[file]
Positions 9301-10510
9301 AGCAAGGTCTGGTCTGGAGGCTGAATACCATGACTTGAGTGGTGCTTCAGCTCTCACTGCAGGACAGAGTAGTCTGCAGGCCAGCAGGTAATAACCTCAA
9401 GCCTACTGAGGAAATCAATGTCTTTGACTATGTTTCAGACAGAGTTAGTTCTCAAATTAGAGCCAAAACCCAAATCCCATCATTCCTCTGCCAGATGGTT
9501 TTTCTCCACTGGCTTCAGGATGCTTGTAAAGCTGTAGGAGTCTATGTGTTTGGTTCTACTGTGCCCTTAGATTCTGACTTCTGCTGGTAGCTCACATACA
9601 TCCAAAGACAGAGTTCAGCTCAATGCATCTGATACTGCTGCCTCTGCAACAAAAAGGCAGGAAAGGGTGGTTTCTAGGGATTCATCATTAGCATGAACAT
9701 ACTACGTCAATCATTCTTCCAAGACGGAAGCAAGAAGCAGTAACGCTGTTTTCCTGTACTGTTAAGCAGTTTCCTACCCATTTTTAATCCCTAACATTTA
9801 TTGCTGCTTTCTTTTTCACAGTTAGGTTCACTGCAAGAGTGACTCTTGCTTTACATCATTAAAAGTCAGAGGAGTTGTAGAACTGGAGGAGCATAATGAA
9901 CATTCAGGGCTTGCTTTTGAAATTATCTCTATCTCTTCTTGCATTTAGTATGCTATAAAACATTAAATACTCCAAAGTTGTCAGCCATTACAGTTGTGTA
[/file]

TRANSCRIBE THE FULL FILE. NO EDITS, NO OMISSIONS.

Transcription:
Positions 9301-10510
9301 AGCAAGGTCTGGTCTGGAGGCTGAATACCATGACTTGAGTGGTGCTTCAGCTCTCACTGCAGGACAGAGTAGTCTGCAGGCCAGCAGGTAATAACCTCAA
9401 GCCTACTGAGGAAATCAATGTCTTTGACTATGTTTCAGACAGAGTTAGTTCTCAAATTAGAGCCAAAACCCAAATCCCATCATTCCTCTGCCAGATGGTT
9501 TTTCTCCACTGGCTTCAGGATGCTTGTAAAGCTGTAGGAGTCTATGTGTTTGGTTCTACTGTGCCCTTAGATTCTGACTTCTGCTGGTAGCTCACATACA
9601 TCCAAAGACAGAGTTCAGCTCAATGCATCTGATACTGCTGCCTCTGCAACAAAAAGGCAGGAAAGGGTGGTTTCTAGGGATTCATCATTAGCATGAACAT
9701 ACTACGTCAATCATTCTTCCAAGACGGAAGCAAGAAGCAGTAACGCTGTTTTCCTGTACTGTTAAGCAGTTTCCTACCCATTTTTAATCCCTAACATTTA
9801 TTGCTGCTTTCTTTTTCACAGTTAGGTTCACTGCAAGAGTGACTCTTGCTTTACATCATTAAAAGTCAGAGGAGTTGTAGAACTGGAGGAGCATAATGAA
9901 CATTCAGGGCTTGCTTTTGAAATTATCTCTATCTCTTCTTGCATTTAGTATGCTATAAAACATTAAATACTCCAAAGTTGTCAGCCATTACAGTTGTGTA